California Anti-Nexus Lobby Day 3

A huge thank you to everyone who made it up to Sacramento for today’s lobbying efforts!

At the end of April we thought that we had killed California’s affiliate tax bill when AB 178 was moved to a two year bill. Unfortunately,  “nothing ever dies in Sacramento,” as they say. Last week the nexus language returned through the state budget committee, which included it in a grab bag of “acceleration provisions.” The new language, inspired by AB 178, reads:

Extends sales tax “nexus.” Requires out-of-state sellers, such as Amazon, that pay commissions to California firms or residents for sales referrals (often through a website link) to collect sales tax on their sales to California residents. This provision improves compliance, but does not change tax liability. Existing law requires Californians to pay equivalent use tax on these purchases, but compliance is low. Provisions reflect AB 178 (Skinner). The estimated General Fund revenue gain is $48 million in 2009-10 and $110 million annually, with additional revenue increases in local sales tax revenues.

This is being voted on this week but most people seemed to feel more negotiation will push things out at least until next week. Our goal today was to press our point on the negative economic consequences this legislation would have. We split into three groups and met with about 45 legislative staffers. We advanced the same main argument as before: this legislation will harm small businesses in California by discriminating against a specific type of advertising. New since last time were:

  • The documented 50% drop in New York publisher revenue, attributed to New York’s nexus law.
  • Amazon’s pledge to sever relationships with California affiliates if the legislation passes.

The short of the long is that no one is sure where this is going to end up. I think our argument on the damage to small businesses has started to penetrate and I personally felt better about this trip than the last time I was up. Governor Schwarzenegger has pledged to veto any tax increases. This may or may not count as a tax increase (as opposed to a collection effort) but we definitely have some allies who want to strike this language. Moreover, there are two other proposals, 711 and 469, that would bring in sales tax revenue without harming affiliates.

Earlier today Google Affiliate Network, Commission Junction, and LinkShare all dropped emails to their California affiliates. These efforts, along with all the Tweets, posts, and smaller email blasts, are VERY helpful to our cause. We definitely heard that we were making our presence known. If you are a California affiliate and you have not yet written your representative regarding this issue, please do so ASAP. We are having an impact and we have a realistic chance to derail this destructive measure. Huge props to everyone doing their part.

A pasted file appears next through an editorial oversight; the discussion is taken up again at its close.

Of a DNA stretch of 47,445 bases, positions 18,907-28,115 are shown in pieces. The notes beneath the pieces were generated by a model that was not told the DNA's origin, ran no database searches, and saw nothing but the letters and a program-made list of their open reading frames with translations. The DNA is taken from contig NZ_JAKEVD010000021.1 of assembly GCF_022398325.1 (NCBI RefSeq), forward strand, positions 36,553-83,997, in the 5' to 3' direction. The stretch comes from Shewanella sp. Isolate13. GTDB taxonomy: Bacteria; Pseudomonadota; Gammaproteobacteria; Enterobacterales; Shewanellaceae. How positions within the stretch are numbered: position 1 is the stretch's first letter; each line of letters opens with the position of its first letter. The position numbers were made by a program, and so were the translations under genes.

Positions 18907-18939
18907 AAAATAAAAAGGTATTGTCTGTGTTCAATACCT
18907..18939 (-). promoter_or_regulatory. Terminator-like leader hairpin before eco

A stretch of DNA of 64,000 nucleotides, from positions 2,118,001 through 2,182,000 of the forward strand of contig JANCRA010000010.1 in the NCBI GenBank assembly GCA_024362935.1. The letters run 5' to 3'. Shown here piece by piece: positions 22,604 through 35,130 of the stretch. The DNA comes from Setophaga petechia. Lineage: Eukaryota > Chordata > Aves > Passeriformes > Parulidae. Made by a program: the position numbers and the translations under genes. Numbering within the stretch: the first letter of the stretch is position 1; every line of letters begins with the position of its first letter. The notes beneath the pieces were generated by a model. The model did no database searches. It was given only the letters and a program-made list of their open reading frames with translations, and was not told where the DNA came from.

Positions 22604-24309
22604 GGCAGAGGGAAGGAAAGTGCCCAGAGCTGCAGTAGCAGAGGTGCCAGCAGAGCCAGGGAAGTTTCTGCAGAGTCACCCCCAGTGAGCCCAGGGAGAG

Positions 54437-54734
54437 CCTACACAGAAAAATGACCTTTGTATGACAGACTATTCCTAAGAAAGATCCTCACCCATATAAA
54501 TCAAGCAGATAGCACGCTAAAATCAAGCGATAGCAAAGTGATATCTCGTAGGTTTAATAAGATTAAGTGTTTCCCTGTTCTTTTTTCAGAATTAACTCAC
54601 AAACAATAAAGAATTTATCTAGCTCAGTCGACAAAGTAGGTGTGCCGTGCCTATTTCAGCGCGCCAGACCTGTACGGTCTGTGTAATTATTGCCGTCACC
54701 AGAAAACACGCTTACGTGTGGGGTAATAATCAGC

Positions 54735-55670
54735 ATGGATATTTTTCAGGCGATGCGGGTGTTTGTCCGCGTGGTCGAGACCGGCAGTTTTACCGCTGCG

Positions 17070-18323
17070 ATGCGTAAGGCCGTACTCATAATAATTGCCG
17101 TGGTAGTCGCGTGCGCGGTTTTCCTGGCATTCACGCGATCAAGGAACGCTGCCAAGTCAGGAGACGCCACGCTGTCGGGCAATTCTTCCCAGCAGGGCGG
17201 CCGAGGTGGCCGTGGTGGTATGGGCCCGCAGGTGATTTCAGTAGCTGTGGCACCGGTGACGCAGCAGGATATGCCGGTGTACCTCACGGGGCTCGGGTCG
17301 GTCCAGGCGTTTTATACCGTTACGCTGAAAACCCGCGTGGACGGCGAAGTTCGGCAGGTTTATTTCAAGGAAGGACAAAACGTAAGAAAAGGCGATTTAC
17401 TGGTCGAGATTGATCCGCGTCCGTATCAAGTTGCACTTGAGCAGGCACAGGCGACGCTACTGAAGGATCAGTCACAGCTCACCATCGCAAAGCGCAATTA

UPDATE 6/24/09:

Not sure where this will lead: <a href=””>Democratic plan to fix budget headed for defeat</a>

About Brook Schaaf

You can find Brook on Twitter @brookschaaf.

5 Responses to California Anti-Nexus Lobby Day 3

  1. Affiliate Tax Ruins says:

    "If you are a California affiliate and you have not yet written your representative regarding this issue, please do so ASAP"

    Please provide contact info and a prewritten sample letter.

  2. Brook Schaaf says:

    Here is a sample:

    Subject: OPPOSITION to Sales/Use Tax Nexus Bill (AB 178 Skinner)

    Dear Senator [Insert Last Name]

    I am a small business owner with a website, and I am in strong opposition to Sales/Use Tax Nexus Bill (AB 178 Skinner), which would require retailers that receive referrals from advertising on websites, such as mine, to collect sales tax in California.

    I am opposed to this bill because it would substantially harm my small business by reducing a large source of revenue that I depend on to survive. This revenue results from providing advertising on my website on behalf of out-of-state retailers. [Describe briefly how your business model is set-up and what you contribute to the local economy.]

    If retailers believe that doing business with me will result in their having to collect sales tax on all California sales, they likely will sever ties with my business, putting the viability of my business at risk. Such was the case in New York State where Overstock dismantled its affiliates program and hundreds of other business followed Overstock's example. This left thousands of small- and medium-sized affiliate businesses with a 50% loss of income.

    Unfortunately, this bill is futile. If enacted, retailers will drop me as a partner, California won't collect sales tax as a result – and my business will be devastated in the process.

    For these reasons, I respectfully oppose this legislation.


    [Your Name]

  3. Brook Schaaf says:

    You can look up your legislators here:

  4. Jeremiah says:

    This is the biggest bunch of bull ever. What a sock in the stomach to the little guy. I'm going to have to move out of California.

  5. Phil says:

    This is rediculiuos …my employer is making me move to Nevada or lose my job….I have 2 kids and a life her in California for the past 15 years…